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Did the US have to use nuclear weapons to achieve Japan's unconditional surrender?
The U.S. had to use nuclear weapons to achieve its goal of Japan unconditionally surrendering.
Only the use of nuclear weapons gave Japan a legitimate reason to surrender while keeping face. This would not have been the case with conventional bombing.
The use of nuclear weapons was necessary to limit civilian and military human costs. If the U.S. stuck with conventional military strategies, many more lives would have been lost.
Only the use of nuclear bombs could convince Japan to surrender and thus was necessary.
The targets of the nuclear bombs were selected by a desire to test the technical effects of the nuclear bombs, rather than by military necessity.
The nuclear bombing was unnecessary because it did not alter the Japanese leadership's perception of the threat that America was posing to them.
The bomb(s) were also dropped, in part,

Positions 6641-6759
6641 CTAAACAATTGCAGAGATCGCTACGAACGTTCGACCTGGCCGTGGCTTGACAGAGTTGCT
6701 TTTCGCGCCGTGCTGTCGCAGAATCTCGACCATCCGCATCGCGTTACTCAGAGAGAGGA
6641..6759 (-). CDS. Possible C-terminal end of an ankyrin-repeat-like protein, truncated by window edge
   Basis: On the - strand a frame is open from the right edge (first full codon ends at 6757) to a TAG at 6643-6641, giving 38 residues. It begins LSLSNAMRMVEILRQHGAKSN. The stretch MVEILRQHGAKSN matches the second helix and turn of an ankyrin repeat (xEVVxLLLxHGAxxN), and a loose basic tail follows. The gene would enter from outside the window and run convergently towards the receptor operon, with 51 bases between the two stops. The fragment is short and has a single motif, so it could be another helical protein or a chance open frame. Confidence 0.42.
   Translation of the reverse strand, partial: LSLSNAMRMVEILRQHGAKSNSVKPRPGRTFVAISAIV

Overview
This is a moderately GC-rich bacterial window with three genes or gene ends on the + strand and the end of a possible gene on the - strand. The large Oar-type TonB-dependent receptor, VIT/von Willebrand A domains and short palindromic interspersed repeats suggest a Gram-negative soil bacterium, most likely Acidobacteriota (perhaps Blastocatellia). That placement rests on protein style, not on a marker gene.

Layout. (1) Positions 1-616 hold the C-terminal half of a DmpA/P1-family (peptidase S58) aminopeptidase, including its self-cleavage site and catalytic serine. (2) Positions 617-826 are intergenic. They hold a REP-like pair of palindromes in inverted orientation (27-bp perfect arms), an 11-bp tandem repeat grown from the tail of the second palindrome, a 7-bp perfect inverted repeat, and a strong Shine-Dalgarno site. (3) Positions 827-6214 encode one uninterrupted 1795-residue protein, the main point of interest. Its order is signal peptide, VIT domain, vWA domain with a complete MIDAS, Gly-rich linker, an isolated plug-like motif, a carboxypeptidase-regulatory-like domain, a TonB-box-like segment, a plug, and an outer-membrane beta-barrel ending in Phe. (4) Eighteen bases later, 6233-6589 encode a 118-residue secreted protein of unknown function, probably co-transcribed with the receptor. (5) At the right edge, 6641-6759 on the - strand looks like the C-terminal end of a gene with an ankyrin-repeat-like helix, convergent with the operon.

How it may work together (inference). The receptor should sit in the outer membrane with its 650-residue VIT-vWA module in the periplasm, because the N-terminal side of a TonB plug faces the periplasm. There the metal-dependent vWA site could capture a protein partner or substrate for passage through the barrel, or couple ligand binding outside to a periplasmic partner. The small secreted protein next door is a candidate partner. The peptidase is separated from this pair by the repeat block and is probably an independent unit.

out of racial prejudices
against the Japanese people, which had escalated in American society following the attack of Pearl Harbor.
The bombs were not dropped out of necessity to end the war, but rather to justify the $2 billion cost of the
Dropping the nuclear bomb on a side that is not a civilian target would have sufficed to induce unconditional surrender.
There was no pressing military need for dropping atomic bombs on Japan.
Japan would have surrendered,
of the use of nuclear weapons, because the Soviet Union joined the war.
The bombing was a diplomatic tactic in negotiating with the
and had little implication for Japan.
The US was aware of the Japanese intention to - nearly unconditional - surrender since they decoded a communication on a mediating request by Japan to Moscow on
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